TL;DR: Newer folks to bitcoin core (BTC) can be excused for being a little confused. What’s this Lightning Network (LN) solution so in the news, so hyped? That Jack guy, head of Twitter, is all for it, so LN can’t be too bad. And when they do even a modest amount of investigation, LN turns out to be not quite ready. Lots of things in technology over promise and under deliver, of course, but what those new to the space might not realize is how Lightning has been the new-new thing for BTC since 2015. A new video by Collin Enstad puts it all in perspective.
Bitcoin Core (BTC) Scaling Solution, Lightning Network, is a Mere 18 Months Away from Being Ready
Collin Enstad once again drops an easily digestible video explanation surrounding the recent hype and marketing of Lightning Network (transcript here). His tutorials and takedowns are quick and painless, always humorous, ways in getting newer folks up to speed on all the fuss. His previous video, which took an honest look what’s under the LN hood, became an instant classic.
For many years, the broader Bitcoin community debated how to increase interest through adoption. A healthy slice of Bitcoiners believed keys to the entire affair revolved around regular, everyday people embracing the technology, using it in commerce. Wallets, hot and cold, developed under this idea, as did a push to get merchants accepting decentralized digital money.
That same group worried BTC’s network capacity for traffic, however, wasn’t really suitable for hordes of new people to begin using BTC in the manner hoped. In fact, arbitrary code limits were in place to punish mass adoption, a perhaps unintentional disincentive. The digital cash, mass adoption segment of the community openly advocated modest changes to the code be made in order to help the Bitcoin network meet potential demand at scale. If such obvious improvements were not implemented, this same crowd insisted, transaction fees would rise, confirmation times would slow, and whatever gains made over the years to promote BTC among newer users would be lost in a frustratingly expensive, horrible user experience.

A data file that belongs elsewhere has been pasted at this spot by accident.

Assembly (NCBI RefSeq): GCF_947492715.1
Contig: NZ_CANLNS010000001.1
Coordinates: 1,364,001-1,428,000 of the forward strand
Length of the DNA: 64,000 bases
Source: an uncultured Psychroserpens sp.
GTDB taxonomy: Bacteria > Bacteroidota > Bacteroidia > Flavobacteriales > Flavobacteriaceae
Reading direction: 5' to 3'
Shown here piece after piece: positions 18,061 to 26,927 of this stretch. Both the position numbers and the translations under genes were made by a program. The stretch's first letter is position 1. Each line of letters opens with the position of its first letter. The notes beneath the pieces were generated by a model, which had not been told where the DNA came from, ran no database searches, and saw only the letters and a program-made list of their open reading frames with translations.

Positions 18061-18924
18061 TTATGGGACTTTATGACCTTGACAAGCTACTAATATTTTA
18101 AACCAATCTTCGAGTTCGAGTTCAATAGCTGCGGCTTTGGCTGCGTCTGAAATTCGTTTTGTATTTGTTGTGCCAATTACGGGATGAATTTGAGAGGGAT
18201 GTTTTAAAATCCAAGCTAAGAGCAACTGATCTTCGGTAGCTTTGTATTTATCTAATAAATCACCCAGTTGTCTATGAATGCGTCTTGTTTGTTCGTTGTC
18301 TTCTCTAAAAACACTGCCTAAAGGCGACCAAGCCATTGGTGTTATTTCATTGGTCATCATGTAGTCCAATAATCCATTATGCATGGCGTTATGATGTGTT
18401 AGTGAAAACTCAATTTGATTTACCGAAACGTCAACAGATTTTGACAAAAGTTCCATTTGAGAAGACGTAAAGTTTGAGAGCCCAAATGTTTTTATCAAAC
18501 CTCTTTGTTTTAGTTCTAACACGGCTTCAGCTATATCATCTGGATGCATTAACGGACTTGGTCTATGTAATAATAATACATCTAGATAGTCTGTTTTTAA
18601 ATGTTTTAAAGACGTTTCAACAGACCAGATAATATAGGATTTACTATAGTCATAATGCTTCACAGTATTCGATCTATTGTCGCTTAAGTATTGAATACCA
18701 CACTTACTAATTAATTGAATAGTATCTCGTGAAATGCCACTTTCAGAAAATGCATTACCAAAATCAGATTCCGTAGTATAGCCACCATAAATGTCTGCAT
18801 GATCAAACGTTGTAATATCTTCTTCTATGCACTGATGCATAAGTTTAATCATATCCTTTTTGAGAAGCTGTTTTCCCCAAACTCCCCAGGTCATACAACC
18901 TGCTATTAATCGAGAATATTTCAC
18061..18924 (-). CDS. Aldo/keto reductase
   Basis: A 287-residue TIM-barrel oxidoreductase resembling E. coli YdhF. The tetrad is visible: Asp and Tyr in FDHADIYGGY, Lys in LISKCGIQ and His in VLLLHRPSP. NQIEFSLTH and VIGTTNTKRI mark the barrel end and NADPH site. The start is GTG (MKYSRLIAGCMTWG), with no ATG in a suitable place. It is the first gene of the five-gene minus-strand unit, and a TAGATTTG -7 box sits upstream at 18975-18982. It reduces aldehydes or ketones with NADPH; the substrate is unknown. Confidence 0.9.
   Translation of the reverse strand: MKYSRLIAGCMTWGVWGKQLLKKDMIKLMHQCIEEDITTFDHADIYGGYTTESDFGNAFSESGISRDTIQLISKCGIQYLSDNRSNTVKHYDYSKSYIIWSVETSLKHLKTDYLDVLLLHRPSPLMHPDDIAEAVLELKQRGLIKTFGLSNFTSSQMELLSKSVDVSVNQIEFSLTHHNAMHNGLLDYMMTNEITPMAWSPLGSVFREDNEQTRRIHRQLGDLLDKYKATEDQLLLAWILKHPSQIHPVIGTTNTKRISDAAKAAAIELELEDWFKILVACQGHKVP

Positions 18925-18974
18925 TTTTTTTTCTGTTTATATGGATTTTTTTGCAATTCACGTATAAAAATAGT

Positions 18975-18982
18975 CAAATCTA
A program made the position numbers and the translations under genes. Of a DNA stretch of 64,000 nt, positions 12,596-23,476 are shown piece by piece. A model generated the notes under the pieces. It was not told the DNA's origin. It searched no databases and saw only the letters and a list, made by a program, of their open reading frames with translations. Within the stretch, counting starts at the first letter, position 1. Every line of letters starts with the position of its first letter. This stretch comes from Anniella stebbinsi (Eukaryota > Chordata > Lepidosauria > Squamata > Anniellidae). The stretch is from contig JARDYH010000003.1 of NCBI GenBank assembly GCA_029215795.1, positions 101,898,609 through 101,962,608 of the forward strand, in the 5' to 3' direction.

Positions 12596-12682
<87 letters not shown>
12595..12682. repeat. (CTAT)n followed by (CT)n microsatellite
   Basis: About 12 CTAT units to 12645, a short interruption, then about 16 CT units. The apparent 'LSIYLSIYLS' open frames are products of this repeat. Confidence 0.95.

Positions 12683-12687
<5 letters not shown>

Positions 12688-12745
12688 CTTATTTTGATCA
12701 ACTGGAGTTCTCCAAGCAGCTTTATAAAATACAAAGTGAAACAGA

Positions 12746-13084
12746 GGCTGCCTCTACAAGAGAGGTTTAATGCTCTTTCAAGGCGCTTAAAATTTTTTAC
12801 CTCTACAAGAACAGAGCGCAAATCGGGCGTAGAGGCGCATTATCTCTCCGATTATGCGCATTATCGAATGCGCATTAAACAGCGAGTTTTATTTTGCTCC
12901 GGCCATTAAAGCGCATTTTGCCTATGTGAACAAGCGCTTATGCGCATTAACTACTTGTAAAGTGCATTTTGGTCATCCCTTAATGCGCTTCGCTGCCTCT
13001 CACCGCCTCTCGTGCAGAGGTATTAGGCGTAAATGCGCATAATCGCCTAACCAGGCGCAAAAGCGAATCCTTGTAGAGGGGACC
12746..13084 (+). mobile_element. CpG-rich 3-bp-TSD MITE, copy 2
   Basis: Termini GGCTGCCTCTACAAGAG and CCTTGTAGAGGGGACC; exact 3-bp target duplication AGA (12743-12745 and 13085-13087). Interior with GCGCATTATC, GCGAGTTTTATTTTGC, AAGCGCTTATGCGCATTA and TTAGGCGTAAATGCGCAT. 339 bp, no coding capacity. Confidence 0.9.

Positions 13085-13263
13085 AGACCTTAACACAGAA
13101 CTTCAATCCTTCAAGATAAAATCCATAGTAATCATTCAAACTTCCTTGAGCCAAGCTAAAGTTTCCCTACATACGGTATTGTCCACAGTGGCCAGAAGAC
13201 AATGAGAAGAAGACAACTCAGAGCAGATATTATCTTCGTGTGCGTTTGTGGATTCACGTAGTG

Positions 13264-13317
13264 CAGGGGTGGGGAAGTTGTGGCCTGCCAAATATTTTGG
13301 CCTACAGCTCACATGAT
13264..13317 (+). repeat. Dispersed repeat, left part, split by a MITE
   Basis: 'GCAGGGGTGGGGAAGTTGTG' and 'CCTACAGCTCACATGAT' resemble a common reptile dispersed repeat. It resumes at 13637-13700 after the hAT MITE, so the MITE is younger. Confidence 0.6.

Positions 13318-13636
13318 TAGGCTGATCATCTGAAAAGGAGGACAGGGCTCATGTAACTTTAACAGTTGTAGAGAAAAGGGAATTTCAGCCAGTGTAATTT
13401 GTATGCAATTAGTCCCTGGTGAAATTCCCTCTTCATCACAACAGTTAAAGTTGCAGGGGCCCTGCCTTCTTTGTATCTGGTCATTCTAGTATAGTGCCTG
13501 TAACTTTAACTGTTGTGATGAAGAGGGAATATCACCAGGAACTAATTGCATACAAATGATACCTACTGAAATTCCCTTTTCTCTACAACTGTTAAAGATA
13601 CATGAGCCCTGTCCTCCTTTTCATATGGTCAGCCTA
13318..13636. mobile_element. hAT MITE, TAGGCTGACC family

At least two camps formed during the debate over adoption and its importance, solidifying by mid 2017: those who wished for BTC to be a settlement layer, perhaps for banks, a kind of digital gold, and those who believed peer-to-peer, digital cash for the world is what made BTC exciting and potentially liberating for everyone. Digital gold came to mean “small blocks,” and digital cash then meant “large blocks.”
The small block crew doubled down, refusing to make the BTC network a better overall user experience, rejecting pleas to scale in the manner necessary for adoption by normal people, as Enstad documents. The larger blockers forked away ultimately from BTC, forming Bitcoin Cash (BCH) in August of 2017. Predictably, only a few months later, all hell broke loose.
It’s rare history gives observers a control, a real life side-by-side comparison. By late 2017, cryptocurrencies were the rage, and BTC began to skyrocket in speculative price. As to be expected, a curious public rushed to crypto’s most popular and well known iteration, BTC, pushing the network beyond capacity, far from what it was ready to receive. Transaction times sludged to, in some cases, days at a time, trapped in congestion, unconfirmed. Fees were astronomically high, shocking even skeptics. Those initially attracted to BTC and who attempted to use it were utterly turned-off altogether, left in disgust, and ridiculed the entire crypto market into a tailspin … from which it has not recovered.
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